Advisory Opinion 144

;Parties: Fieldstone Homes and American Fork

Issued:  September 8, 2014

Topic Categories:

Exactions on Development


An exaction is a dedication of property or payment of money imposed as a condition of development approval.  Valid exactions must satisfy rough proportionality analysis. If an exaction does not alleviate a public burden caused by a development’s impact, it does not satisfy rough proportionality analysis, and cannot be valid.


The Office of the Property Rights Ombudsman makes every effort to ensure that the legal analysis of each Advisory Opinion is based on a correct application of statutes and cases in existence when the Opinion was prepared. Over time, however, the analysis of an Advisory Opinion may be altered because of statutory changes or new interpretations issued by appellate courts. Readers should be advised that Advisory Opinions provide general guidance and information on legal protections afforded to private property, but an Opinion should not be considered legal advice. Specific questions should be directed to an attorney to be analyzed according to current laws.

Advisory Opinion

Advisory Opinion Requested by:

Fieldstone Homes

By: Andy Flamm

Local Government Entity:

American Fork City

Applicant for the Land Use Approval:

Vintaro Land, LLC

Type of Property:

Residential Subdivision
Date of this Advisory Opinion:

September 8, 2014

Opinion Authored By:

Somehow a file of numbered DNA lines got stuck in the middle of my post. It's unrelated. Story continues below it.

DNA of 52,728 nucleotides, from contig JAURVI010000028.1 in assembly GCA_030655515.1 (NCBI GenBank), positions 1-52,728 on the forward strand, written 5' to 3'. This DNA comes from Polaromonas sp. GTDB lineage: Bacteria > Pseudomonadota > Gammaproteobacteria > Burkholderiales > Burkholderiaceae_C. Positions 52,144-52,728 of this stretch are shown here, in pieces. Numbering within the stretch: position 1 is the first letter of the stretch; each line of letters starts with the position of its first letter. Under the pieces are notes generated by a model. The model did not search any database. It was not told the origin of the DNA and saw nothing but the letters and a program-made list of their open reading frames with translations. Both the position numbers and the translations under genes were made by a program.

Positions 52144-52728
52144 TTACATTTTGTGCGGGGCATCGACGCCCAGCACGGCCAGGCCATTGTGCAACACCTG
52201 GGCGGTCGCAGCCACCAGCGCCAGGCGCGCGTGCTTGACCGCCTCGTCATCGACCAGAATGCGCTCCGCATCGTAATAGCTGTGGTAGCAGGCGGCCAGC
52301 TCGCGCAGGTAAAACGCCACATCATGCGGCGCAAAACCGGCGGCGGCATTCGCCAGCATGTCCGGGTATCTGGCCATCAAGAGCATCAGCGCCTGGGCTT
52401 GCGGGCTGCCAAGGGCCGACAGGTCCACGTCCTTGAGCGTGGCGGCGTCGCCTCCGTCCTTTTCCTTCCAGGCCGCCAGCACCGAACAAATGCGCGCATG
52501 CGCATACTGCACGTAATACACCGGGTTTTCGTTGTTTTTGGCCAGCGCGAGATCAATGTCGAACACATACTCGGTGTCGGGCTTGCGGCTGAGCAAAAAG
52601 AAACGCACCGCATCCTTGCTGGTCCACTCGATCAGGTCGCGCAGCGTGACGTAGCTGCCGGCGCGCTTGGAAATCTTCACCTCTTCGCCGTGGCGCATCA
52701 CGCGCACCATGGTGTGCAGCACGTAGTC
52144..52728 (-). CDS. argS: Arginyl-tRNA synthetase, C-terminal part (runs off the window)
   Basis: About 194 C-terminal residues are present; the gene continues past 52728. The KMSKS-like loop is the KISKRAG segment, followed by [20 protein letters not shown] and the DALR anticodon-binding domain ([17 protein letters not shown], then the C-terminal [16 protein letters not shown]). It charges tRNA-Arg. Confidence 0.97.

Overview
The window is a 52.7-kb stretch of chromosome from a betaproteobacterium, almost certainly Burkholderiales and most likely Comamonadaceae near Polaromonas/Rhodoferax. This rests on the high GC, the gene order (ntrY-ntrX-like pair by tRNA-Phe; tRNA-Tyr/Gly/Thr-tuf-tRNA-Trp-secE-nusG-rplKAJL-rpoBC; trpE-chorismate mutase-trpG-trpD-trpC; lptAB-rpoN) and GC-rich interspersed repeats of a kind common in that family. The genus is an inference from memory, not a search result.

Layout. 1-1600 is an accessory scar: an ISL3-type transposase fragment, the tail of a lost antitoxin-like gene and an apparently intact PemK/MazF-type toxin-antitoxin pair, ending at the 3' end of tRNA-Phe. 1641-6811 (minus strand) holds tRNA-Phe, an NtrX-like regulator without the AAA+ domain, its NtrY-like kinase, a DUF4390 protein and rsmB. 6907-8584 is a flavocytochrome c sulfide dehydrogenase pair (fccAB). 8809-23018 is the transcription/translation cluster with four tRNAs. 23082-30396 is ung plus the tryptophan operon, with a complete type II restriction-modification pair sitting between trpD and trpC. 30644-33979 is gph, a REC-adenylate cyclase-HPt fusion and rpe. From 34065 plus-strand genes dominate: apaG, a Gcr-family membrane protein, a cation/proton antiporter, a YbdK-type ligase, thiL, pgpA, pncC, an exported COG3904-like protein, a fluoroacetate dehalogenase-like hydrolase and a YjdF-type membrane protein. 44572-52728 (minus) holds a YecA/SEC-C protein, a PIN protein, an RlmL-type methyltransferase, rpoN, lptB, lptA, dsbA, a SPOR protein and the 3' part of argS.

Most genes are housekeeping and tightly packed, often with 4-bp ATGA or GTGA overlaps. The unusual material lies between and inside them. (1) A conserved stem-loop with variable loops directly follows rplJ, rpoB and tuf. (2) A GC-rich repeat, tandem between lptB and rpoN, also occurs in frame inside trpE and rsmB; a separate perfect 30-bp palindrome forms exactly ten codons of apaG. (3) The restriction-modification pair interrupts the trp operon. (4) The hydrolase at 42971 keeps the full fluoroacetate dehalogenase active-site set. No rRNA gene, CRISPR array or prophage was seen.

Elliot R. Lawrence, Office of the Property Rights Ombudsman


May a local government require a developer to construct a road and install utility facilities which will not serve the development?

Summary of Advisory Opinion

Any requirement that qualifies as an exaction must satisfy rough proportionality analysis to be valid. An exaction is a dedication of property or money imposed as a condition of development approval. Requirements imposed by ordinance are no different than those imposed through the development approval process, including conditions on zone changes needed for the development. If an exaction does not alleviate a public burden created by the development’s impact, it does not satisfy the “nature” aspect of rough proportionality analysis, and in impermissible.


A Request for an Advisory Opinion may be filed at any time prior to the rendering of a final decision by a local land use appeal authority under the provisions of Utah Code § 13-43-205. An advisory opinion is meant to provide an early review, before any duty to exhaust administrative remedies, of significant land use questions so that those involved in a land use application or other specific land use disputes can have an independent review of an issue. It is hoped that such a review can help the parties avoid litigation, resolve differences in a fair and neutral forum, and understand the relevant law. The decision is not binding, but, as explained at the end of this opinion, may have some effect on the long-term cost of resolving such issues in the courts.